AN alcoholic drifter accused of strangling his girlfriend to death has been found guilty of murder.

Benjamin Roberts throttled Geraldine Evans in a disused St Annes stable and the next day told strangers in Blackpool: "I've killed my girlfriend."

A jury took just two hours to unanimously convict Roberts, 42, of no fixed address, of murder.

Passing sentence, Judge Peter Openshaw QC described the murder as brutal and said: "I must and will pass the mandatory sentence of life imprisonment. In truth you had little in common with Miss Evans apart from a history of alcoholism and a sense of rejection by society."

The trial into the death of Miss Evans of St Andrew's Road South – known as the St Annes Walker – lasted four days.

During the trial, Roberts told the court about his continuing love for Miss Evans. Although pleading not guilty to her murder, he did admit he killed her,saying voices in his head drove him to do so.

When questioned, about the incident, which happened on September 13 last year, Roberts told the court: "I loved Geraldine very much. I still love her very much.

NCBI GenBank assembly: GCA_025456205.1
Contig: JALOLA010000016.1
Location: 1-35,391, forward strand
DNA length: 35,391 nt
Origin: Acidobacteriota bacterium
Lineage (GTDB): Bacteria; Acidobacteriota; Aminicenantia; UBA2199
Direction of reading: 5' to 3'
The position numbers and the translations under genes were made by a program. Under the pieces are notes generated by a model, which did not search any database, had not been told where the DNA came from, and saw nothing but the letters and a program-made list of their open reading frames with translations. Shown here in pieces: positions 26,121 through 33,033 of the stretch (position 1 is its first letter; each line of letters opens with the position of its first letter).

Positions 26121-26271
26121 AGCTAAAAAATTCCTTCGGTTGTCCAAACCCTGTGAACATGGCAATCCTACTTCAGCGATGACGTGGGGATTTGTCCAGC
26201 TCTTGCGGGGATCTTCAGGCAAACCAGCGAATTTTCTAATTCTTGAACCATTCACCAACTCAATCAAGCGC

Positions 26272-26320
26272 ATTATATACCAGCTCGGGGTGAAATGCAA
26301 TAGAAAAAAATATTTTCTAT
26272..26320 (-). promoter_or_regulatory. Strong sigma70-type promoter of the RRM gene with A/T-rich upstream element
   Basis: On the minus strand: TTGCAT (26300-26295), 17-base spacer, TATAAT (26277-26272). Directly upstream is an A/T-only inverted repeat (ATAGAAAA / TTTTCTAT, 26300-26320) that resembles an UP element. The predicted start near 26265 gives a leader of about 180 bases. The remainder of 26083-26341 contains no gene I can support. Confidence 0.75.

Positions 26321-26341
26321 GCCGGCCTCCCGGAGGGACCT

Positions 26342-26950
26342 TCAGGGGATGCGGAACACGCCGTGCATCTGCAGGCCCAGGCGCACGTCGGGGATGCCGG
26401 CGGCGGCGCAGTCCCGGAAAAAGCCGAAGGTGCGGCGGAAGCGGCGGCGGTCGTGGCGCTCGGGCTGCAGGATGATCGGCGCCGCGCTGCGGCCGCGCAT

"I know I killed her but I didn't intend to. The voices told me to but I didn't want to. I caused her death and I feel very very sorry because I love her so much."

The court was told how the couple drank three litres of vodka between them on the evening of the murder. But as they became increasingly drunk, a violent row broke out over previous partners.

Roberts claimed he strangled Miss Evans and when she collapsed he covered her with a blanket, claiming he thought she was sleeping.

Her body was found in a disused barn on land near the Easterleigh Animal Sanctuary off Queensway, St Annes.

He then fled the scene of the murder and tried to commit suicide by climbing to the top of the Big One rollercoaster. He intended to throw himself off, but his attempt was unsuccessful because he could not climb the steps.


The next day Roberts went to a town centre church to confess to a priest and later telephoned his family to let them know what he had done. He also approached random members of the public to confess to his crime.

When, two days after the attack, Miss Evans' body was found, Roberts was arrested by police, questioned in connection with the death and later charged.

Judge Openshaw said: "Roberts' admissions were not driven by remorse but were a manifestation of his personality disorder and disturbance."

Roberts was sentenced to life with an order he serve a minimum of 15 years.